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On April 2, the European Commission (EC) announced a proposal to extend loans to Member States to preserve employment. The Support to Mitigate Unemployment Risks in an Emergency (SURE) initiative would provide loans to Member States to support the creation and expansion of short-time work schemes. It is meant to act as a “second line of defence” to back up Member States’ increased public expenditures. The Council of the European Union (EU) must vote on the SURE proposal before it can take effect.
The SURE initiative would complement the European Union Solidarity Fund (EUSF). The EU established the EUSF in 2002 to aid Member States when large-scale disasters occur, and its scope was recently amended to incorporate large-scale public health emergencies such as the COVID-19 pandemic. The EUSF is a permanent facility that provides grants, while the SURE initiative would be a temporary program that provides loans. The SURE initiative joins a series of proposals under the umbrella of the Coronavirus Response Investment Initiative (CRII) which the EU announced on March 13 and implemented on April 1. The CRII allows Member States to benefit from more financial support and targeted assistance particularly in the most exposed sectors, such as healthcare, small businesses, and labour markets; and the most affected territories in Member States and their citizens.
Under the SURE proposal, the EU would extend loans to Member States to help cover costs directly related to the creation or extension of national short-time work schemes and similar measures for the self-employed. Short-time work schemes allow companies experiencing economic difficulties to temporarily reduce hours of, or lay off, employees while the employees receive income support from the government for hours not worked. The SURE initiative would make up to EUR 100 billion in loans available and would be backed by EUR 25 billion in voluntary guarantees from EU Member States. The EC would be authorized to borrow on the capital markets or with financial institutions on behalf of the EU to fund the program. The United Kingdom will not participate in the SURE initiative as it has left the EU.
The German short-time work scheme, Kurzarbeit, is one of the oldest such programs in Europe, with roots back to 1910. Short-time work schemes gained popularity and widespread adoption in response to the Global Financial Crisis (GFC), as countries, including the Czech Republic, Hungary, Mexico, the Netherlands, New Zealand, Poland and the Slovak Republic, created new short-time work schemes. Other countries, such as Denmark, France, Italy, Japan, and Spain, operated short-time work schemes prior to the GFC. In Germany during the GFC, more than 1.4 million individuals received income support. The OECD credits the German program with preventing unemployment for nearly 500,000 individuals.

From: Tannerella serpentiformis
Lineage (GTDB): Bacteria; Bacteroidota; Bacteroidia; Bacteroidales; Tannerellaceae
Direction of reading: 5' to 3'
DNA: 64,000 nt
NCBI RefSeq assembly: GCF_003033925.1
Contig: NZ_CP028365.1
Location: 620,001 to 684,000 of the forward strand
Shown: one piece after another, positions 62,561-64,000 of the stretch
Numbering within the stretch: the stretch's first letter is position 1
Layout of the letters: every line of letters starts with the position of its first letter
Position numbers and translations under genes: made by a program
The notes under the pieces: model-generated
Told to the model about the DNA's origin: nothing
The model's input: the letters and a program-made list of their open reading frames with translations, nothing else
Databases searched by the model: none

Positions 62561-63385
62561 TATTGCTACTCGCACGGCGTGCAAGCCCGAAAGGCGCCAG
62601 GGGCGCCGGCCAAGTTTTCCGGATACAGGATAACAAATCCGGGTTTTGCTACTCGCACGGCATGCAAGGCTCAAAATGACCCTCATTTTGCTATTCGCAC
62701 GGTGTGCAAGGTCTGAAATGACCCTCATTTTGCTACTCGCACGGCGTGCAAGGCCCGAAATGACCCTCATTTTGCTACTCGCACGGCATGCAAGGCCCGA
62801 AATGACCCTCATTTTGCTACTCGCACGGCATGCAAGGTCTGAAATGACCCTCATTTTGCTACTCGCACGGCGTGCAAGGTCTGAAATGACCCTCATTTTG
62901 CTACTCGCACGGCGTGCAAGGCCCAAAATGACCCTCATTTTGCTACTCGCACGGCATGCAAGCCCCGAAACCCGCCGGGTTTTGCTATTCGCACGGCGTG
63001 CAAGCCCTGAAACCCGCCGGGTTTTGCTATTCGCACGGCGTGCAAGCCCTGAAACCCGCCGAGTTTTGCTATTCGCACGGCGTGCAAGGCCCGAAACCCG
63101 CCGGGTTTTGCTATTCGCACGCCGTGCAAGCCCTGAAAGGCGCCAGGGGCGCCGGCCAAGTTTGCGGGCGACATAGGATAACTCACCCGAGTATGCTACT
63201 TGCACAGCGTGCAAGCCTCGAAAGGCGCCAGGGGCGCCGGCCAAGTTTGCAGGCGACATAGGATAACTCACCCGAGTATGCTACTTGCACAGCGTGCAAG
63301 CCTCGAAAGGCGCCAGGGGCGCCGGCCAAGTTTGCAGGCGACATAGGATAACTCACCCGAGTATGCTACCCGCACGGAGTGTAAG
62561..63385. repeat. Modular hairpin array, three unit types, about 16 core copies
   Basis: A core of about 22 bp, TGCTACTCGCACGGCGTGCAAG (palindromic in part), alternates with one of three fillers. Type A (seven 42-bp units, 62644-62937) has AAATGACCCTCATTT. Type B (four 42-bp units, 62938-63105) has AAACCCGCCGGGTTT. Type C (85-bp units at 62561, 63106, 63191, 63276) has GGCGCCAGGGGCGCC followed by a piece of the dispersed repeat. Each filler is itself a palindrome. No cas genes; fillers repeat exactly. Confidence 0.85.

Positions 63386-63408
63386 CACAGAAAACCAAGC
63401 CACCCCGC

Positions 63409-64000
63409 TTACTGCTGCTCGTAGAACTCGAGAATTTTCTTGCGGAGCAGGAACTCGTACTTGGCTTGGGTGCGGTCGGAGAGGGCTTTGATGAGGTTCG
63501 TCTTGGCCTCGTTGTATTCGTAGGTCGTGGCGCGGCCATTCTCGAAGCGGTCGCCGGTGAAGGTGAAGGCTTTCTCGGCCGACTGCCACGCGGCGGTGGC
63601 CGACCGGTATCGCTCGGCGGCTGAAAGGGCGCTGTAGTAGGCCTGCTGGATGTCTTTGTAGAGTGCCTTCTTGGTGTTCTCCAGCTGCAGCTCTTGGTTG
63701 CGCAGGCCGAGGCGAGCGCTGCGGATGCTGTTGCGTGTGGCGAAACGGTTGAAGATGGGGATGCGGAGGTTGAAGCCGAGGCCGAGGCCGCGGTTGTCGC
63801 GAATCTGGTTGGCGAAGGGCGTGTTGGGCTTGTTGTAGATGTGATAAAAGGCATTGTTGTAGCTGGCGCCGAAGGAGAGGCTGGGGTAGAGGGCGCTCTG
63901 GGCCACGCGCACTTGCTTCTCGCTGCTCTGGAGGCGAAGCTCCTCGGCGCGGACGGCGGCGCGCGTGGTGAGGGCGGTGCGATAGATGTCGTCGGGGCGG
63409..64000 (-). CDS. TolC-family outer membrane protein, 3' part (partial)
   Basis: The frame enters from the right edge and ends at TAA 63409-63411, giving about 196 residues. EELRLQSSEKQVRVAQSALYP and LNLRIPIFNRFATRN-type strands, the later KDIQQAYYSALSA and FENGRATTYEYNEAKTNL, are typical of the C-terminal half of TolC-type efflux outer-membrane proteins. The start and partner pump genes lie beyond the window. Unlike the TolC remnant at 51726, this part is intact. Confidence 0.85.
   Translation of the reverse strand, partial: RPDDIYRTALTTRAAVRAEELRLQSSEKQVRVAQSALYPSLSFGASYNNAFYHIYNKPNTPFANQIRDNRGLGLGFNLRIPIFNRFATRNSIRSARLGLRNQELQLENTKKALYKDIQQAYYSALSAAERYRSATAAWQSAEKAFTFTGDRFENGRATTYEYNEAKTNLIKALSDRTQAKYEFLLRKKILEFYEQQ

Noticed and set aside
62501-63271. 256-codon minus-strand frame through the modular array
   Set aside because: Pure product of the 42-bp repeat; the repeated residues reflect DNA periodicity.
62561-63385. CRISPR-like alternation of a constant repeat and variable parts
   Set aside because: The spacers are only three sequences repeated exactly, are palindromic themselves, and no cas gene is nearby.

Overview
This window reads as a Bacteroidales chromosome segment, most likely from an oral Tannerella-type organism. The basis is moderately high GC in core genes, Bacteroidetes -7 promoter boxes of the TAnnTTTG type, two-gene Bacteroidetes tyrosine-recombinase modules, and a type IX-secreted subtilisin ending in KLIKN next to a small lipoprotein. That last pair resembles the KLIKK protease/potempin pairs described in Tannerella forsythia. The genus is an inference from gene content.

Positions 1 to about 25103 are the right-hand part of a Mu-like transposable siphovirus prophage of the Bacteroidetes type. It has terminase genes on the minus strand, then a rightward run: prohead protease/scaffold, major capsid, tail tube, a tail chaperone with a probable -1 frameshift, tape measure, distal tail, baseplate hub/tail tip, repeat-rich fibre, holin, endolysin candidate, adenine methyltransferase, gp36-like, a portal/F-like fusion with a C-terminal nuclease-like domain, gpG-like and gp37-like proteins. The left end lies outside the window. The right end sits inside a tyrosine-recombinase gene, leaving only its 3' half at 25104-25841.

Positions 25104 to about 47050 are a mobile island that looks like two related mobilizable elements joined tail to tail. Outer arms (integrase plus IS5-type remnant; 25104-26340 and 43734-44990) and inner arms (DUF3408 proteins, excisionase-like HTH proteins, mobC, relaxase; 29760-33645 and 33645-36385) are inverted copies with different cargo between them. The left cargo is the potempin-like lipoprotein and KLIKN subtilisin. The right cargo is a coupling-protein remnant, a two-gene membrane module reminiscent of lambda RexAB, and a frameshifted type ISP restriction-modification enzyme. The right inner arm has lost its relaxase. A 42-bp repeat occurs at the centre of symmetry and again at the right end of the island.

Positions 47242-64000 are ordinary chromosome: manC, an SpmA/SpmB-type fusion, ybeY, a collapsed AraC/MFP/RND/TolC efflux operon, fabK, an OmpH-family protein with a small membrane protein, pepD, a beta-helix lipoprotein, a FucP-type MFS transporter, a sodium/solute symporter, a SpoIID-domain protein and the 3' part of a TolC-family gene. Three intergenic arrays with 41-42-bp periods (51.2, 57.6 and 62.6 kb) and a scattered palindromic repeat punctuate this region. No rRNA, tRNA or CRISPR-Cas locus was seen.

Evidence suggests that short-time work schemes prevent layoffs and enable employers to adjust workers’ hours in response to an economic downturn. Short-time work schemes can promote equity in the labor market, as the burden of adjustment is shared more equally across the workforce. Short-time work schemes also promote labor market efficiency, as they prevent temporary downturns from destroying efficient labor market allocation. These programs allow employers to retain valuable staff and maintain relationships during the downturn. An OECD analysis concludes that short-time work programs used in response to the GFC had significant positive effects, and that countries without such programs could benefit from their introduction.
However, some note that short-time work schemes could lead to labor market distortions and inefficient allocation of labor in the long run. If such programs remain in place indefinitely, workers may not have an incentive to move to more productive firms. During the COVID-19 crisis, when many companies have been forced to close due to exogenous circumstances, there is less concern about inefficient allocation of labor.
In response to the COVID-19 crisis, countries with existing short-time work schemes are seeing an increase in uptake. Between March 1 and March 27, 2020, 470,000 companies applied for the program in Germany, under which the government covers 60% of lost wages and 67% for those with children. Denmark announced a wage subsidy program on March 14, 2020, and over 11,000 companies applied by March 30, 2020. Only employees who do not work are eligible for the Danish program, which covers 75% of wages for salaried employees and 90% of wages for hourly employees, up to DKK 30,000. In Sweden, employees will receive 90% of their wages. The chômage partiel (partial unemployment) program in France, reimburses 84% of net earnings for employees of companies who reduce or stop operations due to exceptional circumstances. As of April 1, 2020, the Labour Minister in France said that 1 of every 5 employees is on chômage partiel due to the COVID-19 crisis.
Despite increased usage of short-time work schemes, features vary, including eligible reductions in work hours, percent coverage of lost wages, and duration. Many programs protect employees from dismissal, requiring employers to retain the employees while receiving the benefit and for a set period after.
If the SURE proposal is approved, Member States will be able to request financial assistance from the European Commission to support short-time work schemes and assistance for the self-employed.